Philosophy, culture, philosophy of culture, and other stuff as needed
Tuesday, August 23, 2005
Now that's acting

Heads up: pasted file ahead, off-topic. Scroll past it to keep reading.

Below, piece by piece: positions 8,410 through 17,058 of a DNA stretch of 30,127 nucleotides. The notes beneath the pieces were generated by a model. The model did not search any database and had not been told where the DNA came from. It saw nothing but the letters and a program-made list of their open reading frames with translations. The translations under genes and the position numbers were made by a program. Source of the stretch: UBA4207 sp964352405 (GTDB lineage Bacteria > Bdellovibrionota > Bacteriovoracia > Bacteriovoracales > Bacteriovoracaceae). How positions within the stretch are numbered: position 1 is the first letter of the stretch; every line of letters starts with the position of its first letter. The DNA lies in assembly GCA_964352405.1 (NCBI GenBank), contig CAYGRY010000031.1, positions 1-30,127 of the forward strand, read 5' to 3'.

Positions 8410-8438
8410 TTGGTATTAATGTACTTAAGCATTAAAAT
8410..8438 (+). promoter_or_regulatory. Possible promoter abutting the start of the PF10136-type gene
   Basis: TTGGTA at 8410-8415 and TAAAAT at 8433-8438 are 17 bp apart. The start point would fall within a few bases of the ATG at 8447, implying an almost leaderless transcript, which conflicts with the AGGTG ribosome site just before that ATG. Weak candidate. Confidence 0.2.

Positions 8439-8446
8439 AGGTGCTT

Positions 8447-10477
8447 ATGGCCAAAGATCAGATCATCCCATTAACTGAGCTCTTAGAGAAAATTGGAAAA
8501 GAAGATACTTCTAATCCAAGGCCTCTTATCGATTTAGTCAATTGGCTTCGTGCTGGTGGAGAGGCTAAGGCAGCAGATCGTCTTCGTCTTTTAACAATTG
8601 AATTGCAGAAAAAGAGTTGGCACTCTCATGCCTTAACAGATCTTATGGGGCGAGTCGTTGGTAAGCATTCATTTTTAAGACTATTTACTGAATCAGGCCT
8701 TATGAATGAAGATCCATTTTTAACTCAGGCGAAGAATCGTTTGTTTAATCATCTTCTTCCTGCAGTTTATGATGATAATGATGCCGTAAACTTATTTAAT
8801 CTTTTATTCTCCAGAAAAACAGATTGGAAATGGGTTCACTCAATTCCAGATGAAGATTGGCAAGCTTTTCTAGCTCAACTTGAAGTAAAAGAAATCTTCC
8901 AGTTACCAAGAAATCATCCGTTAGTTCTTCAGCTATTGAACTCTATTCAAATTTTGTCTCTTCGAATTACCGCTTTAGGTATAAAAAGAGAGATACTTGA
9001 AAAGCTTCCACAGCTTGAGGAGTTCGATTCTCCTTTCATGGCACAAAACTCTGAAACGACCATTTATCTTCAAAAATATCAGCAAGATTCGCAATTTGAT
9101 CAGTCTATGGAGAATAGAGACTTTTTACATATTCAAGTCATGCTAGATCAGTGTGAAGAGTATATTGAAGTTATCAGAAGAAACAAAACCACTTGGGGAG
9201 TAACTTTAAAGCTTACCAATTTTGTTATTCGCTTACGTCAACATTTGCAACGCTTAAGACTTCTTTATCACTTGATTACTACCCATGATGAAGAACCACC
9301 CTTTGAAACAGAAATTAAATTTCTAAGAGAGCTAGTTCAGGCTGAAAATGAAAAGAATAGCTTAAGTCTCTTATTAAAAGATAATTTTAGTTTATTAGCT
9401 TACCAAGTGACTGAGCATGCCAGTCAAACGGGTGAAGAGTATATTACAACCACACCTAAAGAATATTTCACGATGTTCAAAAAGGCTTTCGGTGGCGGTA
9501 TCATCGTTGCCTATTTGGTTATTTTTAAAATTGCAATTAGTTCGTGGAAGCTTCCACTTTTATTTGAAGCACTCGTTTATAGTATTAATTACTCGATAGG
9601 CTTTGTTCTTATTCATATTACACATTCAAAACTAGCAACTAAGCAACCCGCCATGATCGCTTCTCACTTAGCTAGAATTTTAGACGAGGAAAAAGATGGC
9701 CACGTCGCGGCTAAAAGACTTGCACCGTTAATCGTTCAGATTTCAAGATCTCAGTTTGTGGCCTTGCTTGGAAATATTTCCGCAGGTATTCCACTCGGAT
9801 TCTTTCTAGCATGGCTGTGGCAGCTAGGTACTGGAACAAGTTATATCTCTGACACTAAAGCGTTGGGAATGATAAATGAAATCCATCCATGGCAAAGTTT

Olivier Gourmet (nice name) won the Best Actor award at Cannes in 2002 for his performance in the Dardennes' The Son, and having finished up viewing the film last night (I shouldn't watch movies in installments, and I'm sure this one lost a little impact because of it, but as it turned out there was plenty left), I can see why. He plays a carpentry instructor at a trade school, who for reasons I will not go into (we ourselves only find out half an hour in), is torn between two opposing emotions and corresponding courses of action, both compatible with what we actually see him do. In an interview included on the DVD, Gourmet (looking quite different) explains that it was very hard to play "I don't know" – a single motivation, even a complex one, can be signaled in any number of conventional ways, but how do you show one emotion "canceled out" (I would rather say "held in check") by another, so that neither is manifested overtly during the struggle? We find ourselves noticing any clue, however small – a tic, a frown, a snappy remark. Gourmet's control over his body is remarkable; check out his gait for example, or his brisk, efficient movements when washing his hands or doing carpentry. The camera, most if not all handheld, is in his face (or on the back of his neck) throughout – there's one shot where he sends a student to get something from across the room and the camera remains on Gourmet's staring face the whole time. There's also an amazing, apparently continuous shot where someone in the passenger seat of a car (shot from the back seat) steps into the back seat to lie down, which must have required some serious acrobatics by the cameraman (who of course ends up in the passenger seat). Very intense film. Now I have to see La Promesse (same actor, same directors, same Cannes result).